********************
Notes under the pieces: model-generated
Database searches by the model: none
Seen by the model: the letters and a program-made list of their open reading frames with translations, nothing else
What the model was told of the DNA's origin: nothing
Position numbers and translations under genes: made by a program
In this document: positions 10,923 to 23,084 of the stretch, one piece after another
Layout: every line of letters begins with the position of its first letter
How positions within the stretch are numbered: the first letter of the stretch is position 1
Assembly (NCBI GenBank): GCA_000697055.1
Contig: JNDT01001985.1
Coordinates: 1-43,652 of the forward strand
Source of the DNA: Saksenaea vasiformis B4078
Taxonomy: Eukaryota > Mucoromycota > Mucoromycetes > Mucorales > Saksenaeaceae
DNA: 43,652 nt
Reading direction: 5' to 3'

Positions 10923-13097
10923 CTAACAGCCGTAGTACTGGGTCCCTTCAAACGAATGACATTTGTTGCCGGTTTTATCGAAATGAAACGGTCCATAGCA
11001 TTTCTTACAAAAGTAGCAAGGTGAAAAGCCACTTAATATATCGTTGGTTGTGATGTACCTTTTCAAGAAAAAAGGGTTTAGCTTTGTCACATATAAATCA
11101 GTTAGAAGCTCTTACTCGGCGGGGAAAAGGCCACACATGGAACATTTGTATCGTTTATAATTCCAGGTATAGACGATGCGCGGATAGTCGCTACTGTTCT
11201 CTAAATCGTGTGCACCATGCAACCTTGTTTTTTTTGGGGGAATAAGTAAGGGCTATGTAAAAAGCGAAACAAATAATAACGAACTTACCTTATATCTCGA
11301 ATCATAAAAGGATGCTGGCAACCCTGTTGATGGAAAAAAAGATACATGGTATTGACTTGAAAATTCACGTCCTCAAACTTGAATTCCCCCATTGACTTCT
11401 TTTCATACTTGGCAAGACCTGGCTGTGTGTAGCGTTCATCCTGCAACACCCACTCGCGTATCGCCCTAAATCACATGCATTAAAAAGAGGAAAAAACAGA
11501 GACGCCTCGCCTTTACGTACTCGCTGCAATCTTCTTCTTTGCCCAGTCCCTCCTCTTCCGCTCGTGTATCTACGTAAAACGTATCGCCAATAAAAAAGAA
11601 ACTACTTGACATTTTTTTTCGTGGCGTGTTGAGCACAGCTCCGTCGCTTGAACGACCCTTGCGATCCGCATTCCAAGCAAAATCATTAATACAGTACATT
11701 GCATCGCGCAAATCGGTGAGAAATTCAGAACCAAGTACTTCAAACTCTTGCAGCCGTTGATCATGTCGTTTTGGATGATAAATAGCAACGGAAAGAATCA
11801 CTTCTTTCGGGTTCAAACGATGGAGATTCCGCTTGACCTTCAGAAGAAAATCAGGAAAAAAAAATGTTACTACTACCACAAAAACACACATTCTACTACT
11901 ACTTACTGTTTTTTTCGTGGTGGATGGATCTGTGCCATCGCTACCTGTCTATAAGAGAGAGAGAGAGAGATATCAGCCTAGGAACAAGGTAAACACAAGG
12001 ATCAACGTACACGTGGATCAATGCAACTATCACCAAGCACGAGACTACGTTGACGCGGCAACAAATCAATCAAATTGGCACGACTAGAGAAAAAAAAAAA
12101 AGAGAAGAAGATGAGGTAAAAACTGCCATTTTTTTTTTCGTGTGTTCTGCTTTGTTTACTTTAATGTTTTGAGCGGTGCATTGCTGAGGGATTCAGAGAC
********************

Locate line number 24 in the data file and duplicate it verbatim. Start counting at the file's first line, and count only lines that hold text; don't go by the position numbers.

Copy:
11601 ACTACTTGACATTTTTTTTCGTGGCGTGTTGAGCACAGCTCCGTCGCTTGAACGACCCTTGCGATCCGCATTCCAAGCAAAATCATTAATACAGTACATT